Indonesia blocks YouTube, calls for foreign country to change its laws
ISPs in Indonesia have acceded to government requests to block access to YouTube and other websites carrying Fitna. The minister had written to them, saying that the film could “disturb religious and civil harmony at a global level.”
Rather more disturbingly, Muslim leaders have held a meeting in Jakarta where they demanded that the Netherlands take legal action against Wilders. Apparently, the Dutch government’s statement condemning the film was not enough to assuage the anger of Muslim countries – the only thing good enough is a fundamental rewrite of the constitution.
People’s Consultative Assembly chairman Hidayat Nur Wahid:
The Dutch government must criminalize Wilders’ conduct. Freedom of expression has a limit
Indonesian Ulema Council deputy chairman Amidan:
We are still waiting to see what punishment the Dutch government will give Wilders, because the film has clearly insulted and disgraced Islam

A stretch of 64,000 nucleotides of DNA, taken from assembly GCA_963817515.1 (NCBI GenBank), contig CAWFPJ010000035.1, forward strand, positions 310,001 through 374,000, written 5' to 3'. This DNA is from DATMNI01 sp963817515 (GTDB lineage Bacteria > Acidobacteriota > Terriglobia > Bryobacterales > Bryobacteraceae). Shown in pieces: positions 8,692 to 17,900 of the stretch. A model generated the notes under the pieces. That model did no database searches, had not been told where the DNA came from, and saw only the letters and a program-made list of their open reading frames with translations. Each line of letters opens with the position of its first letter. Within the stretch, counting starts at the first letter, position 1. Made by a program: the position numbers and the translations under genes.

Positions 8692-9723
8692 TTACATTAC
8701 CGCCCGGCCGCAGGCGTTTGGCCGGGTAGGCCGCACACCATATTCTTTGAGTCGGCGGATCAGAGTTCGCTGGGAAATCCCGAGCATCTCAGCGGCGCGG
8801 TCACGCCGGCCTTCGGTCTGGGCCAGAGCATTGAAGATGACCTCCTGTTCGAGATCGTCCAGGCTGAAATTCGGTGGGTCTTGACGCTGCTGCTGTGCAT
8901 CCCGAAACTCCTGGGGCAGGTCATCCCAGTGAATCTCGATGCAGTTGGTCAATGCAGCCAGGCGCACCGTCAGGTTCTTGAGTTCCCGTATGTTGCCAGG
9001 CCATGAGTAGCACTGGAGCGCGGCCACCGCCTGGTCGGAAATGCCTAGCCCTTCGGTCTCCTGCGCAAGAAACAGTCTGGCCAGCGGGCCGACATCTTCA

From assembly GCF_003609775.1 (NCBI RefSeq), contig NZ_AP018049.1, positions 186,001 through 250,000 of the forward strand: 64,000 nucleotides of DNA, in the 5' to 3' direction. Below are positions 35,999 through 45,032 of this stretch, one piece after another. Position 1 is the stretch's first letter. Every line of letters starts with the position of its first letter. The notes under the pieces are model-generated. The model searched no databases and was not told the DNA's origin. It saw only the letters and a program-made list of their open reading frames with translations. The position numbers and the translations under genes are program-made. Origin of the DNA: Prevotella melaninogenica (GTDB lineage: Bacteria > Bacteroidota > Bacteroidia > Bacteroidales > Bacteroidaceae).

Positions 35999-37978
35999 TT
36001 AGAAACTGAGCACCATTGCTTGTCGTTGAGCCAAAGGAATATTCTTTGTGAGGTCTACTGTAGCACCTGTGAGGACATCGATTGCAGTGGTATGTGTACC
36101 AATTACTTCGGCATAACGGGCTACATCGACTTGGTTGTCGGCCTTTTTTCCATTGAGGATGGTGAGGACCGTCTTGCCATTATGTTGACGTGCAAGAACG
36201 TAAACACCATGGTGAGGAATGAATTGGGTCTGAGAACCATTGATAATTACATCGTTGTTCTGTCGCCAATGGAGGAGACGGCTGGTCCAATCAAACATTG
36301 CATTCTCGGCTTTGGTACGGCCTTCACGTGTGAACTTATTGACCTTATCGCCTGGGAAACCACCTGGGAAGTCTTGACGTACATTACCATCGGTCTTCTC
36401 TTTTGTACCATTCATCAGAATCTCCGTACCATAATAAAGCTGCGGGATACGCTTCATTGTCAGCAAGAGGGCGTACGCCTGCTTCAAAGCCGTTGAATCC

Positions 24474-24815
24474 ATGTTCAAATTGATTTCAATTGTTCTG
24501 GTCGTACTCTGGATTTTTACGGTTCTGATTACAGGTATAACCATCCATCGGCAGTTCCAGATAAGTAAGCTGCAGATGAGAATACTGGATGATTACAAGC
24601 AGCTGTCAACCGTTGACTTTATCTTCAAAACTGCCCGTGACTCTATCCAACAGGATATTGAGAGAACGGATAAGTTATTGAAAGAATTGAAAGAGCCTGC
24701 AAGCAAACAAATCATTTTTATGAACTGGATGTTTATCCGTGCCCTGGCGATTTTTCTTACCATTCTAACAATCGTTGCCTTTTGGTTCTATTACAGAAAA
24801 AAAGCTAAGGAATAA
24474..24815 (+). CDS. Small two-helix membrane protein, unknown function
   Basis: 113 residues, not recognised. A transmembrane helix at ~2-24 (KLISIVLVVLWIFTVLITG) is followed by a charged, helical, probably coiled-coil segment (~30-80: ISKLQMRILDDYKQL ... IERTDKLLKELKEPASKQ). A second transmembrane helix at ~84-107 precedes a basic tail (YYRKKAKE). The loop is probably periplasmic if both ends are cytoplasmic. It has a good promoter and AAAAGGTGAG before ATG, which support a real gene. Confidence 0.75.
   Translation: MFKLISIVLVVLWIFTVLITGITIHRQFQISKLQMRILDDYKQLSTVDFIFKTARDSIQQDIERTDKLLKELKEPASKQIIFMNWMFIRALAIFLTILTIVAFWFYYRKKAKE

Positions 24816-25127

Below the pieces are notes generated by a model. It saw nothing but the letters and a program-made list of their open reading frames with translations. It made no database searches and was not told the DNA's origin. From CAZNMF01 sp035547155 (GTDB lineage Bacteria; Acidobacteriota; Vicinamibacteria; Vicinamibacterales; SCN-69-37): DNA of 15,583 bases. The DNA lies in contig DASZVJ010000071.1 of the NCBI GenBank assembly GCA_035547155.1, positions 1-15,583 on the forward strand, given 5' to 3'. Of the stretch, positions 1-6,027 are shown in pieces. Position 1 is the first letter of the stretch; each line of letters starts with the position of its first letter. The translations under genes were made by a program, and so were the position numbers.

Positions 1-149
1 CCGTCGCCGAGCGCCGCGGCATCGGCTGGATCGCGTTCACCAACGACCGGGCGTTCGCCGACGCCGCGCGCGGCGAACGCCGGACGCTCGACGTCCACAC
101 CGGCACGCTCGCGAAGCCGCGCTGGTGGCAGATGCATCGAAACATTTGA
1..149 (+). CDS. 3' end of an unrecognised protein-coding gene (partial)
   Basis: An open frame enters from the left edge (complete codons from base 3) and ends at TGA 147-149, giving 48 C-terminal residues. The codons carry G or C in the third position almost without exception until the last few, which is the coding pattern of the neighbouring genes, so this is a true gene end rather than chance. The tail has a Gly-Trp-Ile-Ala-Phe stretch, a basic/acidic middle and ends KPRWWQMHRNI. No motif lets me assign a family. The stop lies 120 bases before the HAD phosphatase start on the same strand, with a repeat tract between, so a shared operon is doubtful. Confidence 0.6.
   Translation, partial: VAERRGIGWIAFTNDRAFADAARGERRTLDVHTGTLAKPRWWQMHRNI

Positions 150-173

Hamamah from Aisyiah, the women’s arm of Muhammadiyah:
This is not the first film (to hurt Muslims), so the Dutch government must have regulations to prevent similar movies from circulating
Muhammadiyah chairman Din Syamsuddin:
Such a film encourages the clash of civilizations between Islam and the West
Actually what “encourages the clash of civilisations” is the leaders of backward Islamic states thinking they have any right to dictate what goes on to the legislature of a liberal democracy. As long as they cling to this desperate delusion they will never be at peace with themselves.
UPDATE: (12 April) YouTube is back in Indonesia. Pressure from citizens and negative editorials from the press forced an apology from the Communications Minister Muhammed Nuh:
I openly ask the public’s forgiveness for the inconvenience caused over the past few days by the blocking of sites